Design. Create. Decorate.

Design. Create. Decorate.

Wednesday, July 1, 2015

#Shiplap - DIY

We were looking for a way to add textural interest and farmhouse style to our new home. See? Very pretty, but a little blah.

Dining Room © Rhiann Wynn-Nolet

Dining Room © Rhiann Wynn-Nolet

Living Room © Rhiann Wynn-Nolet

In magazines, model homes, and on TV we've noticed that shiplap siding is trending, and becoming more popular than its vertical cousin, beadboard.
Ron found many options for DIY shiplap on the internet and watched plenty of YouTube videos. While there are many possible ways to get the look, keep in mind that the material chosen affects the final appearance. For example, it's relatively easy and cheap to get sheets of plywood and have them ripped at the lumber yard or home improvement store, However, the wood grain isn't like old wood strips. Plywood would be a good choice if you want a contemporary look, and plan to seal (with BIN) and then paint.
We wanted knots and grain to remain visible through the paint, for that "old, rusticated" feel. And we also wanted a product that already came in narrow lengths. The best choice for us was 8' long v-groove planks that come six to a package from Lowe's. Before getting anything, and especially before cutting anything, you'll want to figure out the square footage you're going to need to cover. Yep, that middle school math really was good for something!
Once you've done your calculations, purchased your wood, construction adhesive, and nails, you'll need to mark a horizontal level line. Grab a measuring tape, large level, and pencil.

Ron measuring out from the kitchen cabinet © Rhiann Wynn-Nolet

In the photos above Ron is measuring for placement of a vertical strip of molding which will serve to separate the planked section from our next big project (a brick wall backsplash in the kitchen).
Here's a photo of the molding in place.

© Rhiann Wynn-Nolet
As it turned out, Ron had to allow for some "adjustments" since the ceiling wasn't completely level. Yep, this happens, even in a new house.
With this particular product you can work from the top down or the bottom up. Working from the bottom up made more sense due to the leveling issue in our situation. You can see our horizontal bottom level line below.
Before putting any boards up, Ron located the studs with a stud-finder and then drew level lines vertically along each one so he'd know where to nail.

Before installing each board, we painted the "tongue" just in case the planks separated a bit over time - we didn't want to see raw new wood. And we also applied a bead of construction adhesive on the back. We went through close to a dozen tubes of that stuff for this project.

Here's the first board below, note the painted tongue.

We wanted the boards to meet up in a staggered pattern so we kept an eye on where seams were falling and cut accordingly.
And there were obstacles to work around, of course...

Ideally we'd have removed all moldings and then replaced them once the planking was installed, but we decided the time involved and risk of damaging said moldings wasn't worth it. So, Ron did some fancy finagling with paper templates and various tools. In the words of Tim Gunn, he "made it work". He also had to use spacers to bring the outlet and switch electric boxes forward to be flush with the shiplapped walls. Here's what those little things look like.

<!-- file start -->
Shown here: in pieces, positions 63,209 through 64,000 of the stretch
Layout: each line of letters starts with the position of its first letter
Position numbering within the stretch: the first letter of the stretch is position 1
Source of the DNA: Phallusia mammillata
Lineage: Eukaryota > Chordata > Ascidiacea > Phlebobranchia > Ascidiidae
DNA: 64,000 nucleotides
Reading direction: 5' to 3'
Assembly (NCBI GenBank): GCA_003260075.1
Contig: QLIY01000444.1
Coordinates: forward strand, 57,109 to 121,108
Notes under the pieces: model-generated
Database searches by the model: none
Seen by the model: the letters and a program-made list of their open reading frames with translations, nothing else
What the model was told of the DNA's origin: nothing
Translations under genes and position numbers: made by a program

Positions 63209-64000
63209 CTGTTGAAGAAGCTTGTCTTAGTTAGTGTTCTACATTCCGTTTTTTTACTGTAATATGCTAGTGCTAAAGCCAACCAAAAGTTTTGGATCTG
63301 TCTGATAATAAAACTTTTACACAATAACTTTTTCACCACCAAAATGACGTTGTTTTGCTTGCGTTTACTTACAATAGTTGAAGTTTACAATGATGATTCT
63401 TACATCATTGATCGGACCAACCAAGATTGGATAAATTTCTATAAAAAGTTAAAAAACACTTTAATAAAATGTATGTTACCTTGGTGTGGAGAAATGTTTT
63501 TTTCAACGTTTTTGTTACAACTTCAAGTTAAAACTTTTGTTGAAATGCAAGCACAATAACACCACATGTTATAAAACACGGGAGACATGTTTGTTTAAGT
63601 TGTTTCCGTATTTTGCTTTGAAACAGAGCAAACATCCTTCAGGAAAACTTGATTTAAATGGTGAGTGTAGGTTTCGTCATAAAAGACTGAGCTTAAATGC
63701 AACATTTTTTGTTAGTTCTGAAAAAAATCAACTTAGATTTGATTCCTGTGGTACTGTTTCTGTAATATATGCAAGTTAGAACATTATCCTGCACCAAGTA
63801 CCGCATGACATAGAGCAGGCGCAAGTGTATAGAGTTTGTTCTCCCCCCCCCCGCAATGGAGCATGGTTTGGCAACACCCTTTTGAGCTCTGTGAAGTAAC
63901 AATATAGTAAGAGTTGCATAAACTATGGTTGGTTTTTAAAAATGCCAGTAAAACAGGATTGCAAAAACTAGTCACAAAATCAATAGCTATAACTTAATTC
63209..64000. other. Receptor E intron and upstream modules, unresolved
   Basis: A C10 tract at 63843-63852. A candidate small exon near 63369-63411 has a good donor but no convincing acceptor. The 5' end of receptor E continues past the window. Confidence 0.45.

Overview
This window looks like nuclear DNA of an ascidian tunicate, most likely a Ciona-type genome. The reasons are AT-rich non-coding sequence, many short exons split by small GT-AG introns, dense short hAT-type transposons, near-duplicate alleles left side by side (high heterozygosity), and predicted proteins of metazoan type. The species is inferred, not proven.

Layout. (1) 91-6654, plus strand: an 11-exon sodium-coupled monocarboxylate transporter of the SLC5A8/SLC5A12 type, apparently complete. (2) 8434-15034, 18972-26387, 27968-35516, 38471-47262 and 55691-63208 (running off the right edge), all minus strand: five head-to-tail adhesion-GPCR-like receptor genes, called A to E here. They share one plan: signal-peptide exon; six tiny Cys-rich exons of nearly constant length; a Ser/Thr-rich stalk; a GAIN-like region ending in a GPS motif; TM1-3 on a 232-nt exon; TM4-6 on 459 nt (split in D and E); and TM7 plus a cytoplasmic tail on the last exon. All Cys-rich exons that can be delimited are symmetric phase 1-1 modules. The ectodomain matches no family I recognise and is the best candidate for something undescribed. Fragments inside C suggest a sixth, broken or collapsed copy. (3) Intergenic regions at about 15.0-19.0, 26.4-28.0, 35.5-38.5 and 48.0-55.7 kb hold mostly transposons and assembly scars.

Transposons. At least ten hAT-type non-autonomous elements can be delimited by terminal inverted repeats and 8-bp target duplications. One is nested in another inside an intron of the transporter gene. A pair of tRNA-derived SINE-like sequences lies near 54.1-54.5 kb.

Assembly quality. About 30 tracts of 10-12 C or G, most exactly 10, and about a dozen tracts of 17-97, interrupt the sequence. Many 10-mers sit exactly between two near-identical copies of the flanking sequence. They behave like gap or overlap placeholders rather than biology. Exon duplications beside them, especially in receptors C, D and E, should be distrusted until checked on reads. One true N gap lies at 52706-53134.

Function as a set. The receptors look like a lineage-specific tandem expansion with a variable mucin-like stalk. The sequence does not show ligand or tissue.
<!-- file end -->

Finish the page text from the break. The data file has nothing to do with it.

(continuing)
Behold the completed dining room wall. The first of the two walls we planned to do.

And here's the other wall we did--the fireplace wall in the living room.

Then it was time to decide how to paint the walls...
Initially we did a thin coat of off-white, but instead of looking worn and old, it just looked unfinished. So, we painted test patches of a creamier white (looked too yellow against our other greige walls) and a blue-gray color. We went with Sherwin-Williams Lapland Ice, which we found at Lowe's. Since we didn't prime it, the knot holes will eventually bleed through and that's exactly how we want it!

Now for the After pics! Ta-daaaa....

© Rhiann Wynn-Nolet
That banner was for our daughter's high school graduation © Rhiann Wynn-Nolet

All in all, we think the end result looks fantastic! (We're on the hunt for just the right piece of art to put over the buffet).
If you've done the shiplap thing, how did you do it?

Quince Cottage Design Mantra: Create a beautiful, comfortable home that reflects your unique style and personality. 
In our own place, patina is valued, rustic rubs shoulders with opulent (we call this "Agrarian Chic"), and you're sure to get a terrier-style welcome!


  1. I love it! I wish that I could be your intern!

  2. Lol. We'd love that too :) and we'd put all your sewing/upholstering talents right to work as well!

  3. Love your dining room!! And I just can not get enough of that chair!!!! Stunning!!!

    1. Thank you so much! We like many of the same things - I say that with confidence, having taken a look at your IG feed :)

  4. Love your chairs!!
    -Robin, Home_sweet_farm

  5. It's beautiful, Rhiann! I wish we lived closer together. You could loan me some of your motivation and wisdom!

  6. That would be fun! Thank you for stopping by xxxs

  7. Love the shiplap reminds me of old southern homes. I have not seen this width done recently. The character and history it adds is truly wonderful. Love your look "agrarian chic"!.

    1. Hi Victoria! Thank you so much for visiting and for the nice complement :D